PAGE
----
Re: Jade SunCrow Goddess NuWa (Noah?) ... Replicas?
Agreed. I would never argue "veneration of a Goddess 'spreading'
from one source all over the globe."
For "the condition of being human" -- and being connected
worldwide for some 500,000 or a million years -- nullifies any
requirement that a Chinese NuWa (Noah?) originated in India,
or Tibet, or Nepal ... for her to be present in all those pre-historic
That is the ubiquity in the forms of the human culture, language,
epic stories and artistry ... gives us a great template for the
study/unearthing of particular and specific forms for each
of the periods and provinces of our whole ancestral pageantry.
Like the familiar figure of the English Holmes -- running out
to the location of a street-light, to seek for evidence of a
night-time robbery. The template of 'the night' is universal
to all our experiences ... and a celestial 'slate' for the writing
of the newly-uncovered his/herstory.
WE are extremely fortunate to have contemporary figures
such as Gou Dashun receiving some moderate coverage
in the worldwide internet media.
I look forward to a year (next?) when we get a hundred times
such discussion -- and ten times the number of figureheads --
and a beginning of significant circulation of the imagery
from neolithic China ... an ancestry for ALL contemporary
humanity no matter what their 'province' or language!
In the light of the Mother Country,
--- Kenneth Blair wrote:
My wife had mentioned the snake bodied woman as part of the original
Chinese creation myth to me before.
I did look at the article earlier. I see you are familiar with the
Niuheliang site excavated by Prof. Gou. I always have difficulty
remembering how to spell it off the top of my head. The man
in charge of those excavations up untill the early 90's is Gou
With the snake tailed figure featuring in Chinese mythology for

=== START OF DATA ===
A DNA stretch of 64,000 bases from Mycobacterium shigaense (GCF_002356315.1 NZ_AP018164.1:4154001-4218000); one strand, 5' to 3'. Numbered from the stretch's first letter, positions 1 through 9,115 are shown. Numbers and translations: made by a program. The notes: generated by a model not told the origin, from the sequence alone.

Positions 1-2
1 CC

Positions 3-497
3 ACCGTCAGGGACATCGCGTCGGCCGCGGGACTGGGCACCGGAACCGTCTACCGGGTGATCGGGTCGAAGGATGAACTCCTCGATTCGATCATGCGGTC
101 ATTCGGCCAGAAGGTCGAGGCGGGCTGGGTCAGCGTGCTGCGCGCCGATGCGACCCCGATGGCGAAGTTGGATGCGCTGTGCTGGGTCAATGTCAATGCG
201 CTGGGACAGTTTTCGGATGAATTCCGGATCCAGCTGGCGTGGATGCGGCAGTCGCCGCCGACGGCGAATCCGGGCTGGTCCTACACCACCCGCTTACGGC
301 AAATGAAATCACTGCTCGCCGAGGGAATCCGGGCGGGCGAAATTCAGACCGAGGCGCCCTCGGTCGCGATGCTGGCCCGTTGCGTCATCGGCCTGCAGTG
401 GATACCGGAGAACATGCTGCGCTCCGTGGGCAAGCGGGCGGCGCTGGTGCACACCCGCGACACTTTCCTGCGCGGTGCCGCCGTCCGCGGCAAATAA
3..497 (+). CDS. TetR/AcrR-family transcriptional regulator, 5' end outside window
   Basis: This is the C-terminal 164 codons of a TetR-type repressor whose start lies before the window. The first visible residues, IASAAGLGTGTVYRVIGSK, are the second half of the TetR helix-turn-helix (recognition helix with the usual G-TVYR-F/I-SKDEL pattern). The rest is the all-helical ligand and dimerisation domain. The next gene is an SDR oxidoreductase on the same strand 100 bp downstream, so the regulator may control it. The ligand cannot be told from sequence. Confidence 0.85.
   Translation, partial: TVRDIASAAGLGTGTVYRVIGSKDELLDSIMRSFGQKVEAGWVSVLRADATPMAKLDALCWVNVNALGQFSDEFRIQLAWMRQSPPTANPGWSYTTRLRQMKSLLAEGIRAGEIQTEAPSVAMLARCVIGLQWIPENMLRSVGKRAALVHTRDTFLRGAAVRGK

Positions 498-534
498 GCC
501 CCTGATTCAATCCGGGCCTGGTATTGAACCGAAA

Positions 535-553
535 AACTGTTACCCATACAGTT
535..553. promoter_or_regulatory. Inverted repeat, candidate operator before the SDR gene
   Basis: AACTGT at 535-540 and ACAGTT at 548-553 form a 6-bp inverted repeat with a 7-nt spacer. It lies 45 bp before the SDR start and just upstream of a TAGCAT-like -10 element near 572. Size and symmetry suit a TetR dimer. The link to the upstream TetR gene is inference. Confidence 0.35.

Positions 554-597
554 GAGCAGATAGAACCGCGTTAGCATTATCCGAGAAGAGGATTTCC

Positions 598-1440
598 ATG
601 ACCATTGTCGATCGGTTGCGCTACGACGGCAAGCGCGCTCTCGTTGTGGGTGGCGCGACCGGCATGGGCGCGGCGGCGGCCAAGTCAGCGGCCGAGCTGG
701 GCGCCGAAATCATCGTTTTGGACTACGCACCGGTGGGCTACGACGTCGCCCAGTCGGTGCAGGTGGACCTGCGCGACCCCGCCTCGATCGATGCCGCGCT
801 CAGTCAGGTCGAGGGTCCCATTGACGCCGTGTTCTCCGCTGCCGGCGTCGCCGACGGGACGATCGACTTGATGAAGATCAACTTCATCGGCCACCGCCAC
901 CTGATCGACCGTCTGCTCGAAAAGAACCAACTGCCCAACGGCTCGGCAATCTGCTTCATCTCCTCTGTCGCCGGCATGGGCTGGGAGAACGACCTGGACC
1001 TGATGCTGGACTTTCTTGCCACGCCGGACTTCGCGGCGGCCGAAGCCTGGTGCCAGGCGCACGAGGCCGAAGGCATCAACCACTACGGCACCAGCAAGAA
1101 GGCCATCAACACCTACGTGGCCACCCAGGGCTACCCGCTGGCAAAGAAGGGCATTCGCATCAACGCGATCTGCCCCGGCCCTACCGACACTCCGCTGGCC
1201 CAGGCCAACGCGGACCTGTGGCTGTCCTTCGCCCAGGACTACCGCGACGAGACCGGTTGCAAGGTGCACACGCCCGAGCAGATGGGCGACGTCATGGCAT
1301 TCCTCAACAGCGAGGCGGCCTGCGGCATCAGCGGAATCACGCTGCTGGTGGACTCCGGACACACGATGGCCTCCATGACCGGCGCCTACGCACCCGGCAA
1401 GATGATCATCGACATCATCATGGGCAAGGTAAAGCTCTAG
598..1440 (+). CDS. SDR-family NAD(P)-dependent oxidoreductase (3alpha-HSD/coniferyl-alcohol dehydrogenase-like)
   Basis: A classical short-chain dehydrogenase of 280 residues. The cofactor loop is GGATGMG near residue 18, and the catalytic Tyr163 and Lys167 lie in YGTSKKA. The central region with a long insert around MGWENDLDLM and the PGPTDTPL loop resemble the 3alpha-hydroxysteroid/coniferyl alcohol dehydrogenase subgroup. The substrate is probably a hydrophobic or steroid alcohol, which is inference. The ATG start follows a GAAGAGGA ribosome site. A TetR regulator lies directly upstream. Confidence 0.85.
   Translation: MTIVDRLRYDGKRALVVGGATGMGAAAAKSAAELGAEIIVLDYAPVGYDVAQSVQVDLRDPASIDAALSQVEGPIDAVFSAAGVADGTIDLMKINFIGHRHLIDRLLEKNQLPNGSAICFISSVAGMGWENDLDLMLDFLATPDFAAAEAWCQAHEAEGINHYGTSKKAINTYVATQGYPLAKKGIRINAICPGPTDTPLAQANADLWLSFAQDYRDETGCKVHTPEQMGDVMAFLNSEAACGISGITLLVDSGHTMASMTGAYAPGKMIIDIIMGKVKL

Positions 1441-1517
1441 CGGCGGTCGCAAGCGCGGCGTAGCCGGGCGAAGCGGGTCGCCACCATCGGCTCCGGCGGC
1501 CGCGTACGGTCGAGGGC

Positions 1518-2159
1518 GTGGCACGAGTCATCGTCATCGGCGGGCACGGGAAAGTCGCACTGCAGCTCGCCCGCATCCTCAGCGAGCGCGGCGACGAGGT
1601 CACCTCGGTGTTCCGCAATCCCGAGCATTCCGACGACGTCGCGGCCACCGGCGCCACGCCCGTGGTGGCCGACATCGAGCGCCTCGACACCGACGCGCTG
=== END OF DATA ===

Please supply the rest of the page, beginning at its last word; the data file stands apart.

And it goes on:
so long, and it being known as part of the origin of the world, it is
not unlikely there will be figures of jade, or paintings of such
Your connection between the veneration of Quan Yin in more modern
times as supplanting an earlier goddess worship (as Rome replaced
sun veneration/earlier festivals with Christianity) is not unreasonable,
but is a little flawed (see below).
If the arrival of the buddhism pantheon was not seperated from the Hong
Shan by millenia then the idea would be very sound. Hong Shan is NOT a
period however, it is a culture. There were other cultures in China
contemporary to Hong Shan and this is a specfic geographical area.
Neither is there a real connection between the Hong Shan and the early
Chinese dynasties, and therefore the later Chinese dynasties.
Hong Shan is NOT a period between stone age and bronze age as your
article states. Hong Shan is one of many distinct stone age (more
correctly neolithic) cultures.
Hong shan culture seems to have had no real impact on the Shang and
other early periods which followed them. Shang takes after the LongShan
culture. The Long Shan, and Liangzhu culture influences the Shang in vessel
forms, (early bronze taken from pottery proto-types), scapulmancy &
early characters (oracle bones divination), and jade forms (ritual Bi of
jade, and more rarely the Tsong/Cong jade tubes).
In this way the lack of connection between Hong Shan and the dynasties
is commented on by authors.
Another issue with the link between an early goddess, the myth of
creation, and the other eastern dieties is that there is a period of
ritual ancestor worship which forms an interval between this time and
the period of disunity where buddhism and foreign thought finds favour
in the disrupted China.
For the intervening period there was Shang ritual which had diety 'Shang
Di' and ancestor worship. The Zhou and the Han inherited and assimilated
this ancestor worship but lost the diety. Other concepts of heaven and
the cosmos featured in their rituals and vision of the afterlife.
The Han did have a female diety figure in art, the ''queen mother of the
west'' but I recall she again changed persona over time. She came to be
viewed as beneficial but was not always percieved so. My memory of what
I read on her is hazy however.
Any idea the veneration of a Goddess requires 'spreading' from one
source all over the globe does not follow. Apart from the break in the
Chinese symbolic signifigance of a goddess simple similarities do not
require connections beyond a common human worldwide condition.
The condition of being human.